Last week, four of us from CUJO AI Labs spent three days solving complex challenges in network, cryptography, reverse engineering, programming, puzzle and other categories in the FIRST 2020 Virtual Challenge Competition.
This was a virtual version of the famous CTF (Capture the Flag) held by FIRST – the Forum of Incident Response and Security Teams. The competition seeks to highlight the importance of the capability to use creativity in problem-solving under tight schedules and pressure.
Our team – Albert Zsigovits (Threat Researcher), Dorka Palotay (Senior Threat Researcher), Filip Savin (Senior Cybersecurity Engineer) and myself – won the first prize of the CTF, solving all 36 different challenges in various specific categories in the shortest time and with the best score among 273 participants.
Being the First at FIRST
It makes us beyond proud to know that only three teams of 273 were able to solve all 36 CTF competition challenges in time, and still our team was the fastest and scored the maximum points. This victory once again confirmed that we are able to work together under tight schedules and pressure. This is a significant proof that our intense and precise work will benefit our customers when we are solving the vulnerability challenges on the markets.
The FIRST CTF Challenge consists of a series of technical exercises where the participants must find an answer, a flag, and submit to the CTF platform. Every correct flag submitted increases team score. New challenges are released daily during the event. A new addition this year is collaboration with the US Department of Homeland Security’s (DHS) Cybersecurity & Infrastructure Security Agency (CISA) to offer some challenges related to Industrial Control Systems (ICS).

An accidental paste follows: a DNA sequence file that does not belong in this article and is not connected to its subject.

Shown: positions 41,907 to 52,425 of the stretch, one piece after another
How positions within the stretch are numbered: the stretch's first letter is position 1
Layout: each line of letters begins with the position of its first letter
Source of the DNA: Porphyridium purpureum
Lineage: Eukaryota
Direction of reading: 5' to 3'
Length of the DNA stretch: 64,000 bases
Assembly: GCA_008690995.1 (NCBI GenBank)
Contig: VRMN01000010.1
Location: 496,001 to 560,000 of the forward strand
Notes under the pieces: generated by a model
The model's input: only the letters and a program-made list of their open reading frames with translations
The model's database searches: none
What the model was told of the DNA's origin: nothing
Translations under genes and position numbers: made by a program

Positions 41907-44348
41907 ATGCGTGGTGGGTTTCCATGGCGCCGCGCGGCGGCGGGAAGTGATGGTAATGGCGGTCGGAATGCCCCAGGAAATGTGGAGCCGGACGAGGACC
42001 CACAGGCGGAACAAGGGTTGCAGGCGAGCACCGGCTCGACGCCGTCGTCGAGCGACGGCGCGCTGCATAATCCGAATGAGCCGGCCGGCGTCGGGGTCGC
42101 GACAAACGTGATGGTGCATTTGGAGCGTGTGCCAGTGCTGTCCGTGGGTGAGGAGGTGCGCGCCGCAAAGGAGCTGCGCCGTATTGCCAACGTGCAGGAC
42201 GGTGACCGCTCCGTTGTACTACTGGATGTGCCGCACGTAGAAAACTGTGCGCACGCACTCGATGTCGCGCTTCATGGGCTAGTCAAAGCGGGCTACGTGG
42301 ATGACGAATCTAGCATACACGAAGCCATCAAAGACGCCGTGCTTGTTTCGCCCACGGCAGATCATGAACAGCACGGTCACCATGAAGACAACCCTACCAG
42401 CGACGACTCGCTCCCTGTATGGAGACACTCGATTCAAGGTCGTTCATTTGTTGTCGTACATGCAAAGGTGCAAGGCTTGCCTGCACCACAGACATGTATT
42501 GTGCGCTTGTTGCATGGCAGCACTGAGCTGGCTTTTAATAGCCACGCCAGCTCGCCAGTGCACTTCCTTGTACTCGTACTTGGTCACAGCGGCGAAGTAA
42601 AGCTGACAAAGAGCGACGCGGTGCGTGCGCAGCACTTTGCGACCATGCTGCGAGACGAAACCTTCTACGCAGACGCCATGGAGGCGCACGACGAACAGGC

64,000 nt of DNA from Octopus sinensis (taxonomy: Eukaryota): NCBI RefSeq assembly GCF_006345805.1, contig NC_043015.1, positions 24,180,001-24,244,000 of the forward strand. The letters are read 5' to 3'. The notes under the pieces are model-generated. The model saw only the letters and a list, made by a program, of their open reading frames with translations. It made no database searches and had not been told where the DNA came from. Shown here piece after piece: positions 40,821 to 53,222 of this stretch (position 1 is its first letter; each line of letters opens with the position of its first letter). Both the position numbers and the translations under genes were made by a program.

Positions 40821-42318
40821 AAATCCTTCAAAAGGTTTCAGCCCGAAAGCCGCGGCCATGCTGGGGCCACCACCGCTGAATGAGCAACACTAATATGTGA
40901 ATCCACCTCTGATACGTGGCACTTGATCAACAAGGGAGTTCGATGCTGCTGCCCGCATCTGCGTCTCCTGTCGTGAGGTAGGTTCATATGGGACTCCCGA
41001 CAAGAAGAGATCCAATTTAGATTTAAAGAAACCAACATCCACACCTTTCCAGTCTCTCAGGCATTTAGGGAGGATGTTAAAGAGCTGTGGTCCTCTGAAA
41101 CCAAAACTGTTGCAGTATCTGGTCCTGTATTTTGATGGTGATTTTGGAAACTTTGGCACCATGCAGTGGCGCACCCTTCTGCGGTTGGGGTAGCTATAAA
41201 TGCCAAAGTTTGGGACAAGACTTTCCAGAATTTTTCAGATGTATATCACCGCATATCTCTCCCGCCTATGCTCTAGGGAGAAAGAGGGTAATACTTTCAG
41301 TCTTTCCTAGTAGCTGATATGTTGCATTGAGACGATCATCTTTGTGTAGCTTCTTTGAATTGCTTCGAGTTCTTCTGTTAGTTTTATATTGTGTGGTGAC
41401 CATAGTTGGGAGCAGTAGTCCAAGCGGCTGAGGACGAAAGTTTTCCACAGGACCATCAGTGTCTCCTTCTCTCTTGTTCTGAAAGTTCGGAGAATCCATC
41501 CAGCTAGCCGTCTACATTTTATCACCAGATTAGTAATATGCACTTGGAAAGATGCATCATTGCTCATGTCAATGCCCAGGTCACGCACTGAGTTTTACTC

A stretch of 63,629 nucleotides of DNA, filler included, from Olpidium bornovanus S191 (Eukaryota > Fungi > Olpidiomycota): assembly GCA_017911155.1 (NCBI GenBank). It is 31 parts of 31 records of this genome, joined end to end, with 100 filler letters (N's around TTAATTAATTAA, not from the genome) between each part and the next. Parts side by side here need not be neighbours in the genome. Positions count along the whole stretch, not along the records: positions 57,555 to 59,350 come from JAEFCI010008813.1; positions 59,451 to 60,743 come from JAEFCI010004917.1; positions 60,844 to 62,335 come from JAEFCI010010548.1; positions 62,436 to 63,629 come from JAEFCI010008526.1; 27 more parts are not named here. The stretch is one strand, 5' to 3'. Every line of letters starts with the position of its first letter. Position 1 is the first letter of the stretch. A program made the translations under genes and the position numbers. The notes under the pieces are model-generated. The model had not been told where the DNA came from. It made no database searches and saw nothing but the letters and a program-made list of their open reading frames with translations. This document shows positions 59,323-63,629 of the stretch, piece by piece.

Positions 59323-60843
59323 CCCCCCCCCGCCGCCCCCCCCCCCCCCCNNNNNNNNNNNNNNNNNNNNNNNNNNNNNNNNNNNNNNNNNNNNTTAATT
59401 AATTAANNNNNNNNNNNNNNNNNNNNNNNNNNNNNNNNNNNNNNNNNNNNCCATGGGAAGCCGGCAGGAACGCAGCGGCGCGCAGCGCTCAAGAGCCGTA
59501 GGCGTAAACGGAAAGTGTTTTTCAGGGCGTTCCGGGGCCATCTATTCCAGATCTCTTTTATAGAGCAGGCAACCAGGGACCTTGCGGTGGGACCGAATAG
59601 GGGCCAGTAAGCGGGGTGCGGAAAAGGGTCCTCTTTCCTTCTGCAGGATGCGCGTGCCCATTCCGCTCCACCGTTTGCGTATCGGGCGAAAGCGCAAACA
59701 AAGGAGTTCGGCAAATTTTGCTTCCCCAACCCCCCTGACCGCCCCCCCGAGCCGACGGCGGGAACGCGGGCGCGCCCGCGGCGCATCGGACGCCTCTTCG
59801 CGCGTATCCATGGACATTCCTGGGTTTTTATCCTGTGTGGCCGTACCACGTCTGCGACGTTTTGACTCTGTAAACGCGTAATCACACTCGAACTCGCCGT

First-hand Reports from the Winners
As I am not a pro in IDA, I knew my skills are better used in challenges like cryptography, steganography and miscellaneous puzzles like password cracking. The challenges were released day by day, with increasing difficulty. Day one and two were rather short on the type of challenges I’m good at, so I mostly spent my time on things I usually do, like asking others to document their findings and entertaining the other teams on the official CTF Discord channel.
Luckily, as I had some experience with CTF challenges from the past, I knew the dirty tricks where organizers hide the challenges and key components. These challenges were rather easy for me. For one crypto challenge, I opted for a difficult guessing option instead of realizing an easy pattern. But hey, it was solved in the end. The steganography challenge took a significant amount of my brainpower, but luckily, the others had already solved all other challenges and were able to figure this out.
It was a fun experience, and I am proud to work with talented people like my teammates.
Below is their take on the ups and downs from the FIRST 2020 Virtual Challenge Competition.
Dorka Palotay, Senior Threat Researcher
I cannot imagine a better way to start at a new company. I just joined CUJO AI this month and could luckily jump straight into the fun part. As I had never participated in a CTF competition before, this was an event of firsts for me: first month at CUJO AI, first project together with my new teammates, first CTF, first CTF win and as a cherry on the top, it was organized by FIRST.